The Simpsons Discover How Not To Be Cool

The Weeknd guest stars as The Simpsons puts in a bid for relevance in “Bart the Cool Kid”, but gives up and goes home to unlace.

The Simpsons season 33 episode 15 review
Photo: Fox

This The Simpsons review contains spoilers.

The Simpsons Season 33 Episode 15

The Simpsons season 33 episode 15, “Bart the Cool Kid” takes on schoolyard peer pressure and conspicuous consumption, best exemplified by footwear fads. Everyone can identify with the public humiliation of walking hallways in shitty sneakers.  

“You can’t record me, I’m recording you.” This is the second week in row The Simpsons has plumbed viral videos for content. Ralphie, who first sets the standard for the style, comes to school in genuine, “SLIPREME” sneakers. He is the youngest, and least cool, at Springfield Elementary, which hints at the generational divides to come.

The segment where Bart returns the bogus sneakers to the outlet is done well. It has the right mixture of mockery and pathos, with an overriding sense of shame. The Simpsons do well when they are wallowing in degradation, and Bart goes the extra mile. He takes one of Groucho Marx’s rules of comedy literally: if all else fails, drop your pants. It becomes not only a meme, but a running gag even Marge can dance to. “Homer turned me into a GIF,” Bart bemoans, and no one does the pants kid shimmy like Lisa, who also pulls off some of her best vocal deliveries in a long time.

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The Weeknd guest stars as both Orion Hughes and his famous dad Darius Hughes, an actor who reveals too much too soon in very subtle foreshadowing. The concept of his last film, “Copy Cop,” is a carbon copy of a cop movie, and works as a standalone gag, mainly because it doubles as a tongue-twister. It also is an underlying theme throughout the proceedings. The sneakers Homer buys, in order to avoid standing in line, are knockoffs, copies. They look the same but are made of used Band-Aids and old Korean newspapers. Even the special Bart SLIPREME Sneakers are a copy of Bart.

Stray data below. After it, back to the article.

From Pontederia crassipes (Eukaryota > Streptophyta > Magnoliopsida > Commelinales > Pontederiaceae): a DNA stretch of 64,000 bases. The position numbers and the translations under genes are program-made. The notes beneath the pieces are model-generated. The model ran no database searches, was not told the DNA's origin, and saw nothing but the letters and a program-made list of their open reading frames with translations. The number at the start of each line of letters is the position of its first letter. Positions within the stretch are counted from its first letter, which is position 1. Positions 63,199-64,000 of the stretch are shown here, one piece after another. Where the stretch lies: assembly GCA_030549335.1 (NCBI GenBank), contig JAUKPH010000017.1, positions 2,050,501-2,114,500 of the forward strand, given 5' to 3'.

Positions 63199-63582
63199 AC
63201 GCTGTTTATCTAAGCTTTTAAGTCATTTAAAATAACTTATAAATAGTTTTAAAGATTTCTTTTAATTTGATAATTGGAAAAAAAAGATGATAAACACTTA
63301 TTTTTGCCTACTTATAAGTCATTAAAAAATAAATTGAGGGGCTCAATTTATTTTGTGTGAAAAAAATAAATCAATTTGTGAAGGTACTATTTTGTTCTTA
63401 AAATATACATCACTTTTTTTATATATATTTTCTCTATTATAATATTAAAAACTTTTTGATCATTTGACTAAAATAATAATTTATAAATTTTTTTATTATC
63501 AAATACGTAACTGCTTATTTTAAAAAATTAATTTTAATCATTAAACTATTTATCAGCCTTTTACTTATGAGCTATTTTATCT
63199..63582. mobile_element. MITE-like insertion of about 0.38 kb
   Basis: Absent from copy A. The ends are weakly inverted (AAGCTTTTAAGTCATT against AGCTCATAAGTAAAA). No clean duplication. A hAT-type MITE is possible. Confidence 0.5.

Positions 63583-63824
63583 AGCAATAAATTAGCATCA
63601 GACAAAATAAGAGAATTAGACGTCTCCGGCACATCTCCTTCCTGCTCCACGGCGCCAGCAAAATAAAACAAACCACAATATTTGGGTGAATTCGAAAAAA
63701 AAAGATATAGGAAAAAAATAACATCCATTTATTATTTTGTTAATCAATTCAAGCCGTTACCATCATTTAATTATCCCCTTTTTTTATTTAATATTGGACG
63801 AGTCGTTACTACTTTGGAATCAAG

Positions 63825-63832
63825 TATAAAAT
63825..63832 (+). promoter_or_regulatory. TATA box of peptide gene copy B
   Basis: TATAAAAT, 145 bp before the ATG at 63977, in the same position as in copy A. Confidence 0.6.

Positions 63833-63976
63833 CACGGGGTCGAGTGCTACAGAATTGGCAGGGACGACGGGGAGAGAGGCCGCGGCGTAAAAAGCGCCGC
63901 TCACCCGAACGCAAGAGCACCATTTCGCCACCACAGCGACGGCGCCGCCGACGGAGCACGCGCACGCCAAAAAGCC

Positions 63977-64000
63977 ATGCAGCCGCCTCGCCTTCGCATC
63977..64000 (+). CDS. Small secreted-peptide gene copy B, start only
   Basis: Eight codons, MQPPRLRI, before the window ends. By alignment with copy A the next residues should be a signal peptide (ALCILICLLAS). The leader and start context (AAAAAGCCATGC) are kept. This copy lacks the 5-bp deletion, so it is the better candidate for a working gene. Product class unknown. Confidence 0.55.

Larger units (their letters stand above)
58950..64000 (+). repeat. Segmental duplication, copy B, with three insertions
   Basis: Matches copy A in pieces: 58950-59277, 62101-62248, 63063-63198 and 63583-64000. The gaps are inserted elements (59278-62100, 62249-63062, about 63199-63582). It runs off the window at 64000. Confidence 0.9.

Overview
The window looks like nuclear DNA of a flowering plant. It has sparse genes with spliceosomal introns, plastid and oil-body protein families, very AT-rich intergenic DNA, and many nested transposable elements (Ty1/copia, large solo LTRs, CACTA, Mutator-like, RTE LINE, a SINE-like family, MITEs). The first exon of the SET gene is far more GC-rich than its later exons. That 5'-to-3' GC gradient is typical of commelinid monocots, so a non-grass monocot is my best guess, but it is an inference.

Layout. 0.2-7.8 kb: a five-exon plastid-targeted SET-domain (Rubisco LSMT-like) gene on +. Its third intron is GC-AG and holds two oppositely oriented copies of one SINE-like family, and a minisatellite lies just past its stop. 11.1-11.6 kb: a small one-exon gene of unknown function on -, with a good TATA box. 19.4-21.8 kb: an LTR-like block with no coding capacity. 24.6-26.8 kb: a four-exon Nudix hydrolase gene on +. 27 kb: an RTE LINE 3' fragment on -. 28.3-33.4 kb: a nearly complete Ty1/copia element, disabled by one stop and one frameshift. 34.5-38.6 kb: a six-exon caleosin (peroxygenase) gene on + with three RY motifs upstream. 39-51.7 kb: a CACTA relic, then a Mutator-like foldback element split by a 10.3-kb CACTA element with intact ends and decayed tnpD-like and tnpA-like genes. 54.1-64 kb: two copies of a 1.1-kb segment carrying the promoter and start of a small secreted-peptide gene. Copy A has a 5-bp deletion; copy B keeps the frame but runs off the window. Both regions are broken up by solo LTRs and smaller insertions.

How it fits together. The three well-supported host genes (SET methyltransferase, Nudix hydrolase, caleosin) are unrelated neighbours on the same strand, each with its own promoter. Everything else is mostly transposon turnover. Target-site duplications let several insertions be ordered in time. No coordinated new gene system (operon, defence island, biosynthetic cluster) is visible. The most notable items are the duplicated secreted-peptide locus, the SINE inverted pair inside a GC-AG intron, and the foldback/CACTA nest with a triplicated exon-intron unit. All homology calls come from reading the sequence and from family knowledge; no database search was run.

There are some great individual lines which resemble older Simpsons classics. When Bart is almost convinced he will no longer be a nobody at school, and has never been a nobody at home, Homer shushes Marge with “Don’t lie to the boy.”  Bart’s offer of being able to erase 10 years of second-rate parenting also rings true to the traditionally subversive humor of the series as a whole. Even Marge has to admit it’s a good offer. And it pays off in dividends when Bart says “I finally love you,” to Homer who appreciates that “bought love is the best kind of love.” These are the kinds of traditional uprootings where the show still excels.

The hard-shell tacos segment is the comic high point of the episode, that and Homer’s line about being filmed “while yelling at parking meters.” Here he learns to be loved by appearance instead of judged for his actions, and it almost looks good on him. But the line about why people own more than one outfit is clearly aimed at him and the family.

It is also telling what is now considered uncool. It’s not cool to wear clothes you buy at a gas station or find on a beach, or actively enjoy Tim Allen standup. To say you’ve never walked out of an Arby’s is not a bragging point. Bart says Homer has been getting less cool every day for four decades. That he has never thought his dad was cool. The punchline lands sadly, as Homer wipes his tears on a Steely Dan CD of all things.

The hip section of Springfield had some very amusingly named stores, like Sarcastic Golf Wear, and the Hasidic surf-wear store, Kosher Pacific, but the store that sells a single action figure is probably the most vindictively indicative of the common elitism of Millennial mass consumption.

More could have been made of Bart teaching Orion how to skate, or more specifically, how things aren’t mastered on a first try. It was refreshing to see the Orion fall and bleed, and his yell of “let’s go again” made it almost feel authentic, but the biggest influencer in Springfield comes across as bland. His aura is less indigo, even when he is “redefining his generation’s notions of relaxation.”

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As Lisa points out, cool is arbitrary and constantly changing. The Simpsons used to be cool but changes in awkward growth spurts. The generational standoff deserves more than a speech from Marge and a trip to the Aviation Museum, but the last segment pushes “Bart the Cool Kid” up a half star. It is completely out of left field, both as an added twist and as a concept in itself. It is funny, and ties all the little bits together like the laces on a really cool sneaker.


4 out of 5